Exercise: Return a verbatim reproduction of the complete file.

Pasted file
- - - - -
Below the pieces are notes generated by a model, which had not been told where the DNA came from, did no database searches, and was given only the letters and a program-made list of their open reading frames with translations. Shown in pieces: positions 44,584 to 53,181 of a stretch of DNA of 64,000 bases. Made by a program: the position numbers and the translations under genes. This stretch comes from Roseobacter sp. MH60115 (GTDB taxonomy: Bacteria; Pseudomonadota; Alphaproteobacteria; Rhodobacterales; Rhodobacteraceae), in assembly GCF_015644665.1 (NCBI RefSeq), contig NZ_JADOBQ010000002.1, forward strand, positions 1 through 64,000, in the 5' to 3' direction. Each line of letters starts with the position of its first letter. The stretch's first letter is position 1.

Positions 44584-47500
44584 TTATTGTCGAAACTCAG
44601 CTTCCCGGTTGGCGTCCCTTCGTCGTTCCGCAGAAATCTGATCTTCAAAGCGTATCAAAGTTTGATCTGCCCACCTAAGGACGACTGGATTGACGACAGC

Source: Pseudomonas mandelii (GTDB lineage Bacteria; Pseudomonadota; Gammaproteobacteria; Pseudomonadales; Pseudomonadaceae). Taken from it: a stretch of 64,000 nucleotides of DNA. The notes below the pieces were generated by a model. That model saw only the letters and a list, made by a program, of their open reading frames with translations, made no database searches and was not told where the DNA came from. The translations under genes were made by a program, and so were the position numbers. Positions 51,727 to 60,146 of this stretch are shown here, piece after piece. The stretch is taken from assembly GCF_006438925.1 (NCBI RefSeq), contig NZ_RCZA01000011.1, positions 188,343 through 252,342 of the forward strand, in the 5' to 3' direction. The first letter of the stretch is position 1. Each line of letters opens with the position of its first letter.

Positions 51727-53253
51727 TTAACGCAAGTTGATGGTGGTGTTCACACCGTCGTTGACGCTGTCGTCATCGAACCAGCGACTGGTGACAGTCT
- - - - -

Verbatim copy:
Below the pieces are notes generated by a model, which had not been told where the DNA came from, did no database searches, and was given only the letters and a program-made list of their open reading frames with translations. Shown in pieces: positions 44,584 to 53,181 of a stretch of DNA of 64,000 bases. Made by a program: the position numbers and the translations under genes. This stretch comes from Roseobacter sp. MH60115 (GTDB taxonomy: Bacteria; Pseudomonadota; Alphaproteobacteria; Rhodobacterales; Rhodobacteraceae), in assembly GCF_015644665.1 (NCBI RefSeq), contig NZ_JADOBQ010000002.1, forward strand, positions 1 through 64,000, in the 5' to 3' direction. Each line of letters starts with the position of its first letter. The stretch's first letter is position 1.

Positions 44584-47500
44584 TTATTGTCGAAACTCAG
44601 CTTCCCGGTTGGCGTCCCTTCGTCGTTCCGCAGAAATCTGATCTTCAAAGCGTATCAAAGTTTGATCTGCCCACCTAAGGACGACTGGATTGACGACAGC

Source: Pseudomonas mandelii (GTDB lineage Bacteria; Pseudomonadota; Gammaproteobacteria; Pseudomonadales; Pseudomonadaceae). Taken from it: a stretch of 64,000 nucleotides of DNA. The notes below the pieces were generated by a model. That model saw only the letters and a list, made by a program, of their open reading frames with translations, made no database searches and was not told where the DNA came from. The translations under genes were made by a program, and so were the position numbers. Positions 51,727 to 60,146 of this stretch are shown here, piece after piece. The stretch is taken from assembly GCF_006438925.1 (NCBI RefSeq), contig NZ_RCZA01000011.1, positions 188,343 through 252,342 of the forward strand, in the 5' to 3' direction. The first letter of the stretch is position 1. Each line of letters opens with the position of its first letter.

Positions 51727-53253
51727 TTAACGCAAGTTGATGGTGGTGTTCACACCGTCGTTGACGCTGTCGTCATCGAACCAGCGACTGGTGACAGTCT